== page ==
Mohammad Sabah has always been interested in software development, but it wasn't until he got one of his first jobs out of college that he became fascinated by what he could do with data.
"One of the first things that really struck me was — you can actually start learning from historical behavior and start recommending better products," Sabah said.
Sabah is the head of data science at Workday, where he leads the company's initiatives in big data and machine learning. He started working at Workday almost a year ago, but his work in data science extends back through more than a decade.
The term "big data" has evolved over the years. It's not just the scale of the data anymore, but a plethora of other aspects that make big data its own thing. Now that we have the technology and infrastructure to process this data at scale, he said, big data's definition is becoming a little more concrete.
Sure, people want to process this data, but they also want to make it work, using the data to drive key insights and to help them make decisions about the business.
According to Sabah, business intelligence and predictive/prescriptive analytics will become the centerpieces that are driving IT decision-making in the future.
"The biggest shift that we have seen, since the cloud revolution a few years ago, has been the shift toward recommendations," Sabah.
The rise in big data also means the rise in new job opportunities for budding computer scientists. To succeed as a data scientist, Sabah said that you need the basics of an interest in computer science and statistics, but you also need to have a feel for the business side of things.
This is why it helps to have product experience. Even now, Sabah writes codes that goes into production. He said that it is critical to be able to quickly build a product and push it.
"You don't want to come up with the best approach, you want to come up with the best approach as of that moment and you want to keep iterating on it," he said.
You don't want to go into a cave and come back after six months working on the same algorithm. That's not how it works. You have to do it quickly and keep polishing it, he said.
After receiving his master's degree in computer science from Virginia Polytechnic Institute and State University, Sabah did a brief stint at Verizon before he went to work for Yahoo in 2004.
It was at Yahoo that he became interested in machine learning and data science through his work improving search relevance and computational advertising. It was also at Yahoo where he was exposed to big data through Hadoop and Hadoop products.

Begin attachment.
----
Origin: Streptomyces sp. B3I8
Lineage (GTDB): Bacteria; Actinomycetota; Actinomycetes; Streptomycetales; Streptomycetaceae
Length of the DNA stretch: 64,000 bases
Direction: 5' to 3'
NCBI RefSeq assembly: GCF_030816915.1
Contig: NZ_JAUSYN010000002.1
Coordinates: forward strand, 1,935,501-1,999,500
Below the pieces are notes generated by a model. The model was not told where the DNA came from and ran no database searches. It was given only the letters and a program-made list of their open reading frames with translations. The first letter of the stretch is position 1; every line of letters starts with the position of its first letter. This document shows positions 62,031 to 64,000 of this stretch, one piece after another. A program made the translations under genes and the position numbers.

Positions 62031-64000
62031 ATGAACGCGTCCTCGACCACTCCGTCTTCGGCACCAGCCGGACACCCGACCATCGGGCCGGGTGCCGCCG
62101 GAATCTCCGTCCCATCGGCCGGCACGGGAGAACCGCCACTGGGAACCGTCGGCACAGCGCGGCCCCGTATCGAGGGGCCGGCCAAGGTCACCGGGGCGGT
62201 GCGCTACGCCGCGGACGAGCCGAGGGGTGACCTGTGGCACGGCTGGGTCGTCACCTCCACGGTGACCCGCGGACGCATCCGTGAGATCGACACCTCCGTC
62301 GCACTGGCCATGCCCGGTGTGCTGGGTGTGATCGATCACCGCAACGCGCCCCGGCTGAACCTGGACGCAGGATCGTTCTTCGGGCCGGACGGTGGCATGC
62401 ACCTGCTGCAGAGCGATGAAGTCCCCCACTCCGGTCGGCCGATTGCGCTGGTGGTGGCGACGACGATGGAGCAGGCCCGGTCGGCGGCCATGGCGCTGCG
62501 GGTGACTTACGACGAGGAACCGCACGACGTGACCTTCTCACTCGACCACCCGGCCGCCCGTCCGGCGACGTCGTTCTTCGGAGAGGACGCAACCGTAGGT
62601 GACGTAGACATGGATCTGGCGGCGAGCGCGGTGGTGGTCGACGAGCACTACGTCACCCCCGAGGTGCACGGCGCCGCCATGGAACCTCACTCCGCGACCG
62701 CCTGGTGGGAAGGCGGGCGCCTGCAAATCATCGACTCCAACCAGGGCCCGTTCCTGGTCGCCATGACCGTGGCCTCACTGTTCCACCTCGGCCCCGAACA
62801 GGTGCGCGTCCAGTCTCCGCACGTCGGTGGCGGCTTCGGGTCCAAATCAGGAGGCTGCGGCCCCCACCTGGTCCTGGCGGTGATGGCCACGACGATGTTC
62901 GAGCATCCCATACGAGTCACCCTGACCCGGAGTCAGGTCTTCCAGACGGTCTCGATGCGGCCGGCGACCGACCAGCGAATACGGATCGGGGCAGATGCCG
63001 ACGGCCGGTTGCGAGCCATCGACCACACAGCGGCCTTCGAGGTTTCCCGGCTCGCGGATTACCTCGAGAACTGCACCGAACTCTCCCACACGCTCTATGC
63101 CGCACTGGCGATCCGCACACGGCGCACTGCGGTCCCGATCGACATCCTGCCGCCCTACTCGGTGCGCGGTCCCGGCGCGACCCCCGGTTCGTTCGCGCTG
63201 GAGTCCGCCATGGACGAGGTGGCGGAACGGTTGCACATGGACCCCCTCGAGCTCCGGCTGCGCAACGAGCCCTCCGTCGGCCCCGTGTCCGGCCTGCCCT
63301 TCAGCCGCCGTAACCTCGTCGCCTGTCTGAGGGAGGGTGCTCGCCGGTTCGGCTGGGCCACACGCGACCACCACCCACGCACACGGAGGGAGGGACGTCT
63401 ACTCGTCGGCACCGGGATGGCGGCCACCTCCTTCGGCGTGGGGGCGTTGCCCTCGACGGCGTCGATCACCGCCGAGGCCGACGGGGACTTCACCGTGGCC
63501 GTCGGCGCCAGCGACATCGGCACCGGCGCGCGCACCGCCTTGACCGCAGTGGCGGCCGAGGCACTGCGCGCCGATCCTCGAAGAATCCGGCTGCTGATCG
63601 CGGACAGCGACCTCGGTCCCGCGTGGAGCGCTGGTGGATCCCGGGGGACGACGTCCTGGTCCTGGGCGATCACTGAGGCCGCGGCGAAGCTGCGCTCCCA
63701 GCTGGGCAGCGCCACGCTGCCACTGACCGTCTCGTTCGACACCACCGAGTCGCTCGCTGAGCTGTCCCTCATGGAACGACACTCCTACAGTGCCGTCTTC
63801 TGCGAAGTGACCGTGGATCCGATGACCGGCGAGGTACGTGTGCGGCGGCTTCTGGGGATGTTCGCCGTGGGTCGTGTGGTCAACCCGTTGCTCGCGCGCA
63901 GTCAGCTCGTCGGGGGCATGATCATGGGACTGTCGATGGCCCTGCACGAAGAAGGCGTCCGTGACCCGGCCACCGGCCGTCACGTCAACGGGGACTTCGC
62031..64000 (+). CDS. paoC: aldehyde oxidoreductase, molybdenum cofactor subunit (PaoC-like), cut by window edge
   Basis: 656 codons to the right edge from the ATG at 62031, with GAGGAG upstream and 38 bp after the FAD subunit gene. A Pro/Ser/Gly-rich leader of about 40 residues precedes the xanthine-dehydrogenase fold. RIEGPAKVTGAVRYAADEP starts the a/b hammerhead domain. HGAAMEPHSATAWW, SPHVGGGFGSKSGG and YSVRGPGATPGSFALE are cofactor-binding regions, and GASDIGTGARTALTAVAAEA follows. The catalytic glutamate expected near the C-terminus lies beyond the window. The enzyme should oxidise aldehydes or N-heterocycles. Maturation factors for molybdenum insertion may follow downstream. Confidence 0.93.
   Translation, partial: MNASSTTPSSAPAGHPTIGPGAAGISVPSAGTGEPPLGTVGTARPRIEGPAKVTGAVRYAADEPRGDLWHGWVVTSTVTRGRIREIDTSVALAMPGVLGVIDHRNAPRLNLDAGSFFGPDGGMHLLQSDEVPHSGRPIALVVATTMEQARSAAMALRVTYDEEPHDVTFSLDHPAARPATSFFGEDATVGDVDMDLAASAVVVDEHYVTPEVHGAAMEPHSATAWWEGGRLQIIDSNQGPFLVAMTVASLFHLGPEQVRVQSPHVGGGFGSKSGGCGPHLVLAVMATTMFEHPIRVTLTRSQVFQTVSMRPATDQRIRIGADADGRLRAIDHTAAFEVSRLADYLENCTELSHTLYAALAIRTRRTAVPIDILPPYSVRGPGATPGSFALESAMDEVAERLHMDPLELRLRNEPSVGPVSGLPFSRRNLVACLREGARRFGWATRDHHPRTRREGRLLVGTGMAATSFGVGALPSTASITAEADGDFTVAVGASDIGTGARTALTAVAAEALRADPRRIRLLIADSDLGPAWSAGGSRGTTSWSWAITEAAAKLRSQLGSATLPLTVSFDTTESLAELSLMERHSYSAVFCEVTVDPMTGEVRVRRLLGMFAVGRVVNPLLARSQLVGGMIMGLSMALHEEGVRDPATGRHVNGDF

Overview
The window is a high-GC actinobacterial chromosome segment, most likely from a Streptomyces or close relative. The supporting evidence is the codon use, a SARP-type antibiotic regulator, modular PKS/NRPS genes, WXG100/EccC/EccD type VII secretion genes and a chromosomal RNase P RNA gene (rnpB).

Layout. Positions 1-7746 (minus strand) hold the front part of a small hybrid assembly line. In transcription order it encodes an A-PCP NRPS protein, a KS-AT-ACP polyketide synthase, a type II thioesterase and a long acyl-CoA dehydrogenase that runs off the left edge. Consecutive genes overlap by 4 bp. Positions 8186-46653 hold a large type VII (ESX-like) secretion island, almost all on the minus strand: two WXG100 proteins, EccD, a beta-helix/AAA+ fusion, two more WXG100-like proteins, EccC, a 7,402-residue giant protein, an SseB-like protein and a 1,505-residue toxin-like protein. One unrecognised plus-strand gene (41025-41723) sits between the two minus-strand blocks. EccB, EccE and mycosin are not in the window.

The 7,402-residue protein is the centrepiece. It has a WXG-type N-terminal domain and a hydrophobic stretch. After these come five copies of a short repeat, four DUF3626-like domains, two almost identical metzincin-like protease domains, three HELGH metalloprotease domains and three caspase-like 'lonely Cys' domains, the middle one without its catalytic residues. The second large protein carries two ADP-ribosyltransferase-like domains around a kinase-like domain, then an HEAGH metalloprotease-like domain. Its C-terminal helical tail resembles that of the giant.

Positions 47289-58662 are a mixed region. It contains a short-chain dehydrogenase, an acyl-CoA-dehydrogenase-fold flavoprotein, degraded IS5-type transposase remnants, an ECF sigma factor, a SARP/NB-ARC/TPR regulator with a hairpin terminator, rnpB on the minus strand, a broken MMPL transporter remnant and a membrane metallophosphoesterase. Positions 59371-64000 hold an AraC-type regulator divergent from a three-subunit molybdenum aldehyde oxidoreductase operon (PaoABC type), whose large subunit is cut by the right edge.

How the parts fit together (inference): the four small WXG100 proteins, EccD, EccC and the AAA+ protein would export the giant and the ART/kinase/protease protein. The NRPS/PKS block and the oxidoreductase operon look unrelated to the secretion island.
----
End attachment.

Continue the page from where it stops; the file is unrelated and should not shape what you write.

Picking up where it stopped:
He then worked for what was then called the Fox Audience Network, which worked with brands such as MySpace, The Wall Street Journal, IGN, and Rotten Tomatoes where he continued working on computational advertising.
In taking a break from advertising, Sabah took a job with Netflix, where he worked on improving recommendations and search. So, if you've gotten any really good movie recommendation via Netflix lately, he's partly to thank.
In 2012, Sabah started at Facebook. Here he worked on the Timeline ranking algorithm, privacy and tagging tools, and metrics for profile completeness.
He was then recruited by Adeyemi "Ade" Ajao to be the chief scientist at Identified, a startup working on recruiting software, where he used NLP and machine learning to help build out the product. Identified was acquired by Workday in 2013 and Sabah continued to work for them.
A big part of Sabah's professional passion is making products that provide actionable insight from the big data gleaned by other tools. Most recently, he's been working on Workday Insight Applications, an app suite that helps users answer questions and make decisions with the power of machine learning and big data analysis. One of the questions they are trying to answer with the app suite is: "Why are top performers leaving," and what users can do to increase talent retention.
In his own words...
What do you do to unplug?
"I'm a big sports lover. I really like playing squash. So that, I think, is the sport I go to when I have time. Beyond that, I also play cricket for a local team, for a league here in the Bay Area. Those are the two big sports for me, I play cricket almost every weekend. Beyond that, it's my family — I spend time with my family. I have two kids, five and three, so I play with them."
If you weren't working in tech, what other profession would you love to try?
"When I was young I used to want to be a professional cricketer, before I got into data science and before I got into my undergrad. At some point, that was my passion. It still is, but right now I would say that's number two in terms of sports and squash is the number one for me."
What is one interesting fact about you the only a few people know?
"I've always been interested in learning more about religion and so on. So, I've done a good study on comparing religions over the last seven to eight years. That is something that not a lot of people know about me, but that's one interest that I have — study different religions and understand where they are coming from and where they diverged and things like that."
Conner Forrest has nothing to disclose. He doesn't hold investments in the technology companies he covers.
Conner Forrest is a Senior Editor for TechRepublic. He covers enterprise technology and is interested in the convergence of tech and culture.